Tuesday, June 18, 2024

The Flash: Season 7 Premiere – “All’s Well That Ends Wells” review

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The Flash certainly starts 2021 in a strange place. Not only does the Season 7 premiere occur months later than usual, but this episode was never intended to be a season premiere. The series was forced to halt production in the middle of production on “All’s Well That Ends Wells,” forcing one of the final chapters of Season 6 to serve as the basis for a brand new season. This raises real concerns about the structure of the new season and how the ongoing conflict of Mirror Master is adapted to fit this new context. But only as a continuation of where things left off last spring, “All’s Well That Ends Wells” doesn’t really miss a beat. . “Success Is Assured” worked out as well as could be expected under the circumstances, but this episode’s farewell party to the many incarnations of Harrison Wells’ Tom Cavanagh would have been a perfect note to cap off a much improved year. of TV. Either way, “All’s well that ends well” hits all the right emotional notes with the character. Yes, the plot is basically a big contrivance, as we learn that Wells has to sacrifice his own life to revive Cisco’s artificial Speed ​​Force, for reasons. But how this is achieved, it feels like a great heroic sacrifice for Nash is the only proper direction for the character given his guilt in the events of Crisis.This episode is nothing but a celebration of the many aspects of Harrison Wells and the different ways each version touched Barry’s life. Some of these Wells were clearly stronger and more nuanced characters than others. But even though characters like Sherloque tended to annoy during their original runs, there’s still something charming about them all bouncing around the same body. Cavanagh has more of an excuse to go wider and slapstick-y with his performance here, just so there’s no question which Wells is in the driver’s seat. Plus, there’s the added fun of Grant Gustin being able to take part in the Wells Parade. Gustin proves more than meeting the challenge of impersonating the many characters in Cavanagh. It’s a welcome reminder that the show has really regained its classic sense of humor over the past 18 months, and the decisive farewell scene is easily this episode’s biggest selling point. However contrived the path to this point may be, seeing each Wells take a turn to say goodbye and thank Barry for changing his life is worth it. It’s truly a fitting tribute to an unusual character and a dynamic that changes dramatically with each new season. And, of course, we get a final “Run, Barry, run!” for posterity. The only real complaint here is that Cisco is still MIA, so we were denied any further shutdowns on that front. But looking back, it seems Season 6 foreshadowed that development with the recent Cisco / Wells interaction.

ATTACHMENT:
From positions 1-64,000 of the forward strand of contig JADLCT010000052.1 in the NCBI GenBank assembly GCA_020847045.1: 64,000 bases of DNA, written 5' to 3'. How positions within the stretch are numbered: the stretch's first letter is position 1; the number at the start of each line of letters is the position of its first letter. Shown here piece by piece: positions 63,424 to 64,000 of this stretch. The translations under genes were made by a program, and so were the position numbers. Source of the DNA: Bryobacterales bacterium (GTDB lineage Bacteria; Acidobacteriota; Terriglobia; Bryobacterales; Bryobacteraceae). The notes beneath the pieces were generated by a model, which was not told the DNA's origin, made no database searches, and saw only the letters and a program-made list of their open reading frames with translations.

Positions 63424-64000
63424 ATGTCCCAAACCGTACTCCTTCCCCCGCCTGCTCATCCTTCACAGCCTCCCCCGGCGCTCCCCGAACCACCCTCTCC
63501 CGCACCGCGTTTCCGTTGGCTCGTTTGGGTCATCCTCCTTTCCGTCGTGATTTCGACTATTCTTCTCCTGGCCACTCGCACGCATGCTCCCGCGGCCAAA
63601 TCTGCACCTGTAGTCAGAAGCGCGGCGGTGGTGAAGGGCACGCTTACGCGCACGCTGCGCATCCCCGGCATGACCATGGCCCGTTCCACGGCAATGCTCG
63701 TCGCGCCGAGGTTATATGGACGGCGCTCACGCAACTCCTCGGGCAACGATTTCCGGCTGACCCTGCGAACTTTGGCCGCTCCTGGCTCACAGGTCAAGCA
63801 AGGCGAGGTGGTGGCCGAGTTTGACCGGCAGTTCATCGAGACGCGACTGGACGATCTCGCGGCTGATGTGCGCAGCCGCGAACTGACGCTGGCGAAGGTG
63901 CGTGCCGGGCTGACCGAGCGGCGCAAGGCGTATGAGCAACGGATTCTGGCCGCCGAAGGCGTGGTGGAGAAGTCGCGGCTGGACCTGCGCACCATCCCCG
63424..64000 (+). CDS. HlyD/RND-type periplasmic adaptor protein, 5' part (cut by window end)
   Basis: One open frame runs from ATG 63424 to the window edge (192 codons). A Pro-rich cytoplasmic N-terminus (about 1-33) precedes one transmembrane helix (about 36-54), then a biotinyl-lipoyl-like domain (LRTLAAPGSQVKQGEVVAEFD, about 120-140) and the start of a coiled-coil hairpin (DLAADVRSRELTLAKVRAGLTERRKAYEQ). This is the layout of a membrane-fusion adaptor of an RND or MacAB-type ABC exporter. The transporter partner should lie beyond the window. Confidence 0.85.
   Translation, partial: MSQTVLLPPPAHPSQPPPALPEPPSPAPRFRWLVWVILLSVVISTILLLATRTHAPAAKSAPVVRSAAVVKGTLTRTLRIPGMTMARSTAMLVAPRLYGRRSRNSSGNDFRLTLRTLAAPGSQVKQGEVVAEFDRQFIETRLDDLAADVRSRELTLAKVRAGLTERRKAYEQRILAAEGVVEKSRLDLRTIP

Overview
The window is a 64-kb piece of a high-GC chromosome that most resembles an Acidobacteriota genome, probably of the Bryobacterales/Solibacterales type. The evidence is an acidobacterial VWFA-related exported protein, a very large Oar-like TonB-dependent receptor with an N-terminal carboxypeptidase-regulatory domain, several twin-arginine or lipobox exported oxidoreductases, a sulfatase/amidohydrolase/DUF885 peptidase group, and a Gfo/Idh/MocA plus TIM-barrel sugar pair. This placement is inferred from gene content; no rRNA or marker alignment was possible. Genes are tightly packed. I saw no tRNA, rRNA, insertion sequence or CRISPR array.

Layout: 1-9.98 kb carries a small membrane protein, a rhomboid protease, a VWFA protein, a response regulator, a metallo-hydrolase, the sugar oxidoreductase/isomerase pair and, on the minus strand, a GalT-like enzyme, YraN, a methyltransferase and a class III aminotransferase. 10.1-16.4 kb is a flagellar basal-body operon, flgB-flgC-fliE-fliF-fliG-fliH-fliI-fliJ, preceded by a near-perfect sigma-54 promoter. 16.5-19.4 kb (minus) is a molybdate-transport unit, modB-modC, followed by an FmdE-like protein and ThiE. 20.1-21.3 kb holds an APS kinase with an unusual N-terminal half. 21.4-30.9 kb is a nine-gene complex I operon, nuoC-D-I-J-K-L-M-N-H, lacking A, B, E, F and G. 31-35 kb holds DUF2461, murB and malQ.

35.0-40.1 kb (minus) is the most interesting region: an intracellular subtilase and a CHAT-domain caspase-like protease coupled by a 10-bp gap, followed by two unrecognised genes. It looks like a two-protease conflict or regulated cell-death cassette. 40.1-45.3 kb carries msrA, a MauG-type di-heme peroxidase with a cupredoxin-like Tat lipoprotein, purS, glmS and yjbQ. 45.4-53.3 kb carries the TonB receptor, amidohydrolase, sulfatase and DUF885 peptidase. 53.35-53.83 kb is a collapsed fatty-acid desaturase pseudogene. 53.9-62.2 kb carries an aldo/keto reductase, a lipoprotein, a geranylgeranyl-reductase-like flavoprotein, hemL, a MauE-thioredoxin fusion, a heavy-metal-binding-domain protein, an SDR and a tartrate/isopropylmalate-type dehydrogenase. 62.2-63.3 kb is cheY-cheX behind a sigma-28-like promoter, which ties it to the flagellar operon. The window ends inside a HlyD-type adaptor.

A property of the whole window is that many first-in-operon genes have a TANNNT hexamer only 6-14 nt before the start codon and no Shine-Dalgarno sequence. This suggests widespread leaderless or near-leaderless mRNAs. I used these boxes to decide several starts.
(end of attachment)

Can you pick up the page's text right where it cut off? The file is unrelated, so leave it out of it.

Cisco’s absence is a testament to a larger issue facing the series at the moment. With so many characters out of the picture for one reason or another (including Hartley Sawyer Shooting requiring Ralph’s sudden absence), the cast seems a bit sparse at the moment. It doesn’t help that the other two Team Flash members at the heart of this episode, Chester and Allegra, haven’t really become core members of the group yet. As improved as Season 6 has been in many ways, it never accomplished much with either of these newcomers. We can hope that will change in Season 7, but for now, the two are poor replacements for Cisco and Caitlin. The fact that Allegra’s farewell to her “father” is treated as an afterthought in the climax shows how little this particular subplot has connected.

And for the record, it’s not like it’s just the novelty of these characters that makes it difficult for them to adopt. Natalie Dreyfuss’ Sue Dearbon only debuted in Season 6, and she’s already become one of the best additions to the show in years. Sue had a lot of space to stand out and enjoy the spotlight. Allegra and Chester both need the same treatment this year. And who knows? Perhaps with Wells gone (or perhaps relegated to become the physical embodiment of the artificial Speed ​​Force), Allegra could finally grow as a character.

The Flash: “All’s well that ends Wells” Photos

The big concern with Season 7 is how Eva McCulloch’s arc will be handled in light of the restructuring. Will we see the Mirror Master issue dealt with in future episodes, or is its arc extended to last until what happens for the midseason finale this year? It’s hard to know which is the best storytelling path at this point. But for now, there seems to be enough gasoline in this particular tank. Although she only appears in a handful of scenes, the premiere reminds us of the threat Eva poses and adds new layers to the series’ big bad. ironically, this episode further humanizes Eva by revealing her to be something less than human in the first place. She’s a bad reflection of the real Eva, who seems like a perfect catalyst for a metahuman collapse.

It’s also fun to watch this episode work to connect the dots between Eva and the Arrowverse’s other master mirror, Sam Scudder. Revealing Sam as one of Eva’s mirror drones is a nice twist. As much as this show is guilty of underusing a lot of classic Flash thugs, at least Mirror Master is one character where the writers seem determined to make up for lost time. This subplot also ends up benefiting Cécile from everyone. The series has yet to fully capitalize on the “Cecile Horton: Metahuman Public Defender” angle, but here we get a fascinating new development as we see Cecile using her powers offensively for a change. Is this a sign of darker things to come for her? Everything you need to spice up the series’ supporting cast which is gradually shrinking.


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